The lymph node status is one of the most important prognostic factors of melanoma patients. The first treatment of lymph node metastasis stays the lymph node dissection [1]. Cutaneous melanoma of the head and neck (CMHN) represents almost 20% of melanoma incidence rate [2]. This localization is associated with a high rate of recurrences compared to other skin sites [3]. About 15 to 20% of patients with clinical N0 head and neck melanoma patients would present node metastasis in the neck. The risk is correlated to the Breslow thickness of the primary melanoma: it is less than 5% for lesions 0.75mm or smaller and ranges from 30 to 50% for lesions larger than 4mm [4]. The identification of sentinel lymph nodes (SLN) in head and neck melanoma often leads to multiple nodes resections in different nonadjacent nodal levels. In case of neck lymph node metastasis, a neck dissection is recommended because the likelihood of additional disease in other lymph nodes is 42 to 66% [5]. The surgical technic for lymph node dissection is well standardized for axillary and groin region [6]. Regarding CMHN the extent of the neck dissection is often discussed: radical neck dissection is the standard procedure but the modified radical neck dissection and the selective neck dissection are becoming more common since adjuvant radiotherapy is frequently advocated [7]. Furthermore a quarter of head and neck melanomas metastasize outside clinically predicted neck levels [8]. The Netherlands Cancer Institute provide for some false negative results but the therapeutic neck dissection should be carefully weight against the overtreatment and the surgical morbidity [8]. In some other cancer types (colon, lung, gastric, bladder, pancreatic and esophageal cancers) it is clearly demonstrated that the extent of lymph node dissections improve the disease-specific survival [1]. Although lymph node dissection in head and neck metastatic melanoma (stage III) enhances regional disease control, the relationship between extent of dissection and disease-specific survival is unclear [9]. However neither surgery nor radiotherapy has significant impact on overall survival (OS). The lymph node ratio (LNR) is determined by dividing the number of invaded lymph nodes by the total number of removed lymph nodes from a dissection. For melanoma three LNR cutoff values have been used for all regional dissection types but the number of lymph nodes usually excised differs considerably between the site of the dissection (neck, axillary, inguinal with eventually pelvic area) [10]. The first aim of our study is the analyze of the impact of the neck dissection extent and the LNR on the regional disease-control, the occurring of a systemic disease and the OS. The second aim is the study of the relationship between age, sex, histological characteristics of the primitive tumor, the site of the primitive melanoma, the histopathology results of the neck dissection and the regional disease control, the OS and the occurring of a systemic disease.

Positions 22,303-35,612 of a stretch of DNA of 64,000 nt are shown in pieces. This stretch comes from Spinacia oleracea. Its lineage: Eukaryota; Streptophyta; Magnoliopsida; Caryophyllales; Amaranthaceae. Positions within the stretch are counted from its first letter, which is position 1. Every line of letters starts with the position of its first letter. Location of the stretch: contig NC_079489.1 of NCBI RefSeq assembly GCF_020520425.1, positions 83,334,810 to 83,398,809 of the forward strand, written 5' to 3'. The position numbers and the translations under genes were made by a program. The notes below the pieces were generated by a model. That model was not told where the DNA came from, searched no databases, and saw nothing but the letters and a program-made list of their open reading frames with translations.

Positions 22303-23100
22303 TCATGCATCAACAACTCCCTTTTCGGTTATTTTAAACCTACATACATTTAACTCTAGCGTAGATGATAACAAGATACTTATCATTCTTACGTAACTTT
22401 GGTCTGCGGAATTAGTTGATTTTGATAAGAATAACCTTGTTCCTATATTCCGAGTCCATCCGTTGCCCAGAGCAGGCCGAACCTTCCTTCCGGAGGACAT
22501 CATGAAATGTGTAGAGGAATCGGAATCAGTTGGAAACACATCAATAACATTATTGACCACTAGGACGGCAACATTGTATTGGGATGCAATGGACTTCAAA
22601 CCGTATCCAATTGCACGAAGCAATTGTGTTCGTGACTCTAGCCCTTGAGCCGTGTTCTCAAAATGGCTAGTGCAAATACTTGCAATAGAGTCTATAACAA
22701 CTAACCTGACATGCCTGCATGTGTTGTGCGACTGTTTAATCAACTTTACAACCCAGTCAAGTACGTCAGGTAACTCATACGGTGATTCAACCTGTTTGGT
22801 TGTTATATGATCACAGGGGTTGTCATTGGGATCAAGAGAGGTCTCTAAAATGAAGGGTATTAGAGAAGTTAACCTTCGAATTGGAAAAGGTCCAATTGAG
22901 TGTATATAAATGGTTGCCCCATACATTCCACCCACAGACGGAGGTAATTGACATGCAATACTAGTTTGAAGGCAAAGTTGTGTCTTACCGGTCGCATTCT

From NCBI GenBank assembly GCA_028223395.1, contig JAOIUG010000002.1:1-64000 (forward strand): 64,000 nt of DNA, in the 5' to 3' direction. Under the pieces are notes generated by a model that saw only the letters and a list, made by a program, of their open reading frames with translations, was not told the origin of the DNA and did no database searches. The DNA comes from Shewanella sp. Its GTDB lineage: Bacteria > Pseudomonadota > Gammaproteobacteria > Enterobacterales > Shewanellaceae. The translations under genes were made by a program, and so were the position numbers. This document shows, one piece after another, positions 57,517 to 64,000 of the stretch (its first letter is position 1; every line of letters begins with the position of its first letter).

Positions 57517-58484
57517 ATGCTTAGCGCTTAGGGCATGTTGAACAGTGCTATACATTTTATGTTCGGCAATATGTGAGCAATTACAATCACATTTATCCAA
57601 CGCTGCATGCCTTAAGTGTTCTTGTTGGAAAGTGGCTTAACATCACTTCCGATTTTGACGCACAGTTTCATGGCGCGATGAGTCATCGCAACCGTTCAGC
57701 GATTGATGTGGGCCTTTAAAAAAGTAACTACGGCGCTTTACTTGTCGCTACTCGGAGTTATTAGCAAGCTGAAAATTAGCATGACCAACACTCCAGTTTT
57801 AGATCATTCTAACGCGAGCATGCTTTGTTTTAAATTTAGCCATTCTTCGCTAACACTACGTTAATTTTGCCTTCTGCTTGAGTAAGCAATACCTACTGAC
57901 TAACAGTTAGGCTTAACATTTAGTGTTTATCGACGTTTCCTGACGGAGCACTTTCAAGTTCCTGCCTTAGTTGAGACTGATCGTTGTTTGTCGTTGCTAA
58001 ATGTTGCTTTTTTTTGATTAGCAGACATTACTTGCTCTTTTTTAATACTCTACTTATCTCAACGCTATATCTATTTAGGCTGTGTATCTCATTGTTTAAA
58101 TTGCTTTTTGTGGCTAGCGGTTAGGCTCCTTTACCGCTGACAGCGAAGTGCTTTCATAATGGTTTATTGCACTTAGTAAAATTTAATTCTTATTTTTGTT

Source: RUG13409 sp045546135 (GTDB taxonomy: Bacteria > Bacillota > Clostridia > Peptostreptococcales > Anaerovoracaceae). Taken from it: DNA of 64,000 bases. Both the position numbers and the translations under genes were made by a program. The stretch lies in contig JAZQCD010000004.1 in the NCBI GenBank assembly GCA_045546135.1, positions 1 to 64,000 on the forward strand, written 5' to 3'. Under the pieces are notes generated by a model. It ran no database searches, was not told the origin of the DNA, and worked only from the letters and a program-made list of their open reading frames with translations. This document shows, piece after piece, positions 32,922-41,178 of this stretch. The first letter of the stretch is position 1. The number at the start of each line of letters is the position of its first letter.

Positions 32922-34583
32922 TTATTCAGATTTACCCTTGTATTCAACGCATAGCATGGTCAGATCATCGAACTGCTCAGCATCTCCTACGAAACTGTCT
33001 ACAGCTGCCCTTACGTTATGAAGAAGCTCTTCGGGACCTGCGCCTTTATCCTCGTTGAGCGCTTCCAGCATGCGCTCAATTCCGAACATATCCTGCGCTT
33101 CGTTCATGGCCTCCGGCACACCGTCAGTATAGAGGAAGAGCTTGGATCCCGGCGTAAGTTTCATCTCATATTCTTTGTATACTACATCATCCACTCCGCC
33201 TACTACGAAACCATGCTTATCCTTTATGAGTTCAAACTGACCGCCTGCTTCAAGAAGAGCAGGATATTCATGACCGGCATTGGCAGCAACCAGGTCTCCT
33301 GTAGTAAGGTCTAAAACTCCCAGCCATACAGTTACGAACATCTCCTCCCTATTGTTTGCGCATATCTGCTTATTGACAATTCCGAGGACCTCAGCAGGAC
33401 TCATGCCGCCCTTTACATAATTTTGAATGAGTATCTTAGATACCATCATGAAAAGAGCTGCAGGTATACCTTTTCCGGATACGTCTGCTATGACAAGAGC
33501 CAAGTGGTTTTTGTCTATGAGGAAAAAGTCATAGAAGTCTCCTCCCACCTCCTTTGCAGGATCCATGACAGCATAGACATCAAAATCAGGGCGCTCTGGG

2. Materials and Methods

All the patients (n=62) who underwent therapeutic neck dissection for metastatic lymph node(s) of melanoma, between 2000 and 2015, at Jules Bordet Institute were included.

All metastasis were diagnosed by fine-needle aspiration. Patients were staged using head and neck MRI/Computed Tomography (CT) scan and PET-CT/abdominal-chest CT. The patients with distant metastasis and/or whom palliative neck dissection was required, were excluded.

Every neck dissection performed during the study was reviewed and classified as follows:

  1. Selective neck dissection was defined as a procedure limited to the area comprising the pathological lymph node(s).(n=12)
  2. Extensive neck dissection was defined as a procedure where the dissection was extended to the adjacent free of disease area. (n=36)
  3. The modified radical neck dissection was defined as the removal of areas I to V without sacrifice of the accessory spinal nerve, internal jugular vein and sternocleidomastoid muscle. The modified radical neck dissections were included in the group of extensive neck dissections.